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Nuclear power is gaining attention worldwide for its proven reliability, low operating cost, long life and environmental benefits. The following facts demonstrate the benefits of nuclear power as well as other benefits that are perhaps less well known.

Fact 3: Nuclear power plants produce very small volumes of spent fuel. The spent fuel is actually partially used and contains significant amounts of usable energy and a small amount of radioactive waste.

Spent fuel is only waste if it is not recycled or processed after removal from a reactor. Used or spent fuel is actually fissile fuel that contains important energy and industrial materials, as well as non-usable residues.  Used reactor fuel is still very valuable; it has about 95% of its initial energy that can be reprocessed or recycled to generate more electricity in the future.  For this very reason, it makes sense to utilize used fuel in a manner that will benefit the nation and protect public health and safety.  Exercising available options for intermediate term storage, utilizing the used fuel and permanently storing the radioactive residues are prudent to the nation's energy future and environmental stewardship.
(New ceramic pellets during manufacturing of new fuel rod)

The used fuel is contained in small ceramic pellets, inside a sealed metallic tube.  The metallic tubes or rods containing the fuel pellets are then combined with other tubes to create the fuel assembly.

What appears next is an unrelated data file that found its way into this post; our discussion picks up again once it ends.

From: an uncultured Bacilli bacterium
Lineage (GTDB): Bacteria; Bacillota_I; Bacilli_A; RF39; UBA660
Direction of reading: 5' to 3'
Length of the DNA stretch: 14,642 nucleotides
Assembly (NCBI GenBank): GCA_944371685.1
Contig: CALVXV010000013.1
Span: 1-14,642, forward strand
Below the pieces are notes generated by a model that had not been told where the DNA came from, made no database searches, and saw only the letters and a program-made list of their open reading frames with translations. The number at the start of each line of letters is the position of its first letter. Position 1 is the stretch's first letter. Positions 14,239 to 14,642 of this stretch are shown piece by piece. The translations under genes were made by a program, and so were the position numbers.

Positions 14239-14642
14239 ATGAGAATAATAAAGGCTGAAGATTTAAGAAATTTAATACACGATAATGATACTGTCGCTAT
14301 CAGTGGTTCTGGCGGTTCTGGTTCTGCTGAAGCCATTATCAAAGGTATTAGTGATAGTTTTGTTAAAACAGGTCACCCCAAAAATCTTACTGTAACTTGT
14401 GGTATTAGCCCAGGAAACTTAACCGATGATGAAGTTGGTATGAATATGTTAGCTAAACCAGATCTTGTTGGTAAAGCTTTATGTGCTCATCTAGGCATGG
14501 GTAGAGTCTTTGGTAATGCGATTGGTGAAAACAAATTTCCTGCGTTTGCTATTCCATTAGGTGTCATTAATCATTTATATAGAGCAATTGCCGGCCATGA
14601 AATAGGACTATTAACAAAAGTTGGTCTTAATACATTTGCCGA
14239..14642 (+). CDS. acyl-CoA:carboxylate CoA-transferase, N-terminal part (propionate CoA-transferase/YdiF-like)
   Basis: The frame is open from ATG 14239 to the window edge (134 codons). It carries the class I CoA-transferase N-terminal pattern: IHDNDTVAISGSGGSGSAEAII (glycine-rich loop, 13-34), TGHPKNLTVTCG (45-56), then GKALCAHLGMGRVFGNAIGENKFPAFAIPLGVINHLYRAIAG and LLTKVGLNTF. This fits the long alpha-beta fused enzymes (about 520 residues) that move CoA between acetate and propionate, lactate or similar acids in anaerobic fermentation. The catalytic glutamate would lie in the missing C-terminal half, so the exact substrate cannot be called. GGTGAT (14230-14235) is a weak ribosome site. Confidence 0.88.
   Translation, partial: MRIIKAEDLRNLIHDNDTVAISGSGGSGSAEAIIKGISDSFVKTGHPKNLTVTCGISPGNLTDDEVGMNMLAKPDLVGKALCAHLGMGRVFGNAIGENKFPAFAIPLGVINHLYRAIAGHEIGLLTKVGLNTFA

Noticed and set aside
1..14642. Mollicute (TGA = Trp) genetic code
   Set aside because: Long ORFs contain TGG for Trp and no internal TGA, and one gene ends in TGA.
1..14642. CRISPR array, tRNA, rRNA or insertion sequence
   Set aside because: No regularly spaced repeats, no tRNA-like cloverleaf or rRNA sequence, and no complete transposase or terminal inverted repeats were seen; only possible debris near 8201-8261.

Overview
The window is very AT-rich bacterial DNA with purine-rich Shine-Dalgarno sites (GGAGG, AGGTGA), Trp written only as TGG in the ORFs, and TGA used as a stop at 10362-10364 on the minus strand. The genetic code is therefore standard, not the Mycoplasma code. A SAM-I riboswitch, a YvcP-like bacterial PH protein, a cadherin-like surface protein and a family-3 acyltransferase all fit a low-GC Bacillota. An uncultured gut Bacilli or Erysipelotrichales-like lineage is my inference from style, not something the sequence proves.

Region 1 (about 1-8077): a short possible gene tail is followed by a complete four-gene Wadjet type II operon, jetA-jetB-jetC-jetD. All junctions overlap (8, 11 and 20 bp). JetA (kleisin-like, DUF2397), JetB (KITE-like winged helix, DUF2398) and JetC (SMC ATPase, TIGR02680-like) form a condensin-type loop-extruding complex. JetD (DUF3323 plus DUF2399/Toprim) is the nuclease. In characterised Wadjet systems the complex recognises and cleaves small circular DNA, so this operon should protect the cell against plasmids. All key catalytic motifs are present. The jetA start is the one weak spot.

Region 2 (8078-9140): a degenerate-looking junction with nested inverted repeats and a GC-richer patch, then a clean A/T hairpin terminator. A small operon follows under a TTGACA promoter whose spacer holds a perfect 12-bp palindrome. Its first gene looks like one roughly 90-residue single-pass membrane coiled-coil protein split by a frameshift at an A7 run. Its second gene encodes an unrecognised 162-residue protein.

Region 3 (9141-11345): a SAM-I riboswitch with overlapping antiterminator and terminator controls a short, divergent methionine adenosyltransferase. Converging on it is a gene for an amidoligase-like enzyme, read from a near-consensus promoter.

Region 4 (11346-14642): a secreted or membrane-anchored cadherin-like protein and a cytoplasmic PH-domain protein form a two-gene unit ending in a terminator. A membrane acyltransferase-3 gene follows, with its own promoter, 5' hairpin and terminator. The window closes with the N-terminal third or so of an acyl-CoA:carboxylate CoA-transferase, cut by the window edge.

For every reactor, the used fuel is concentrated in a small volume of very high density material.  All the used nuclear fuel produced by the U.S. nuclear energy industry in nearly 50 years-if stacked end to end-would cover an area the size of a football field to a depth of less than 10 yards (Source: Nuclear Energy Institute).  For a two unit nuclear power station, the spent fuel generated from 60 years of operations, would be safely stored in dry casks on a 1 ½ acre land area, on or off the plant site.

Used nuclear fuel is initially stored in wet storage (spent fuel pools) within the reactor building and later in dry cask storage on nuclear plant sites.  After 60 to 80 years of operation, the spent fuel would be transported to be reprocessed or stored at an off-site repository facility.  The transportation safety record of the industry is excellent.  Past shipments of spent fuel in secured casks have covered 1.7 million miles with no injuries, fatalities or environmental damage.

Next Fact 4: Reprocessing and/or recycling results in enhanced safety for the safe disposal of remaining waste and utilization of usable fissionable materials.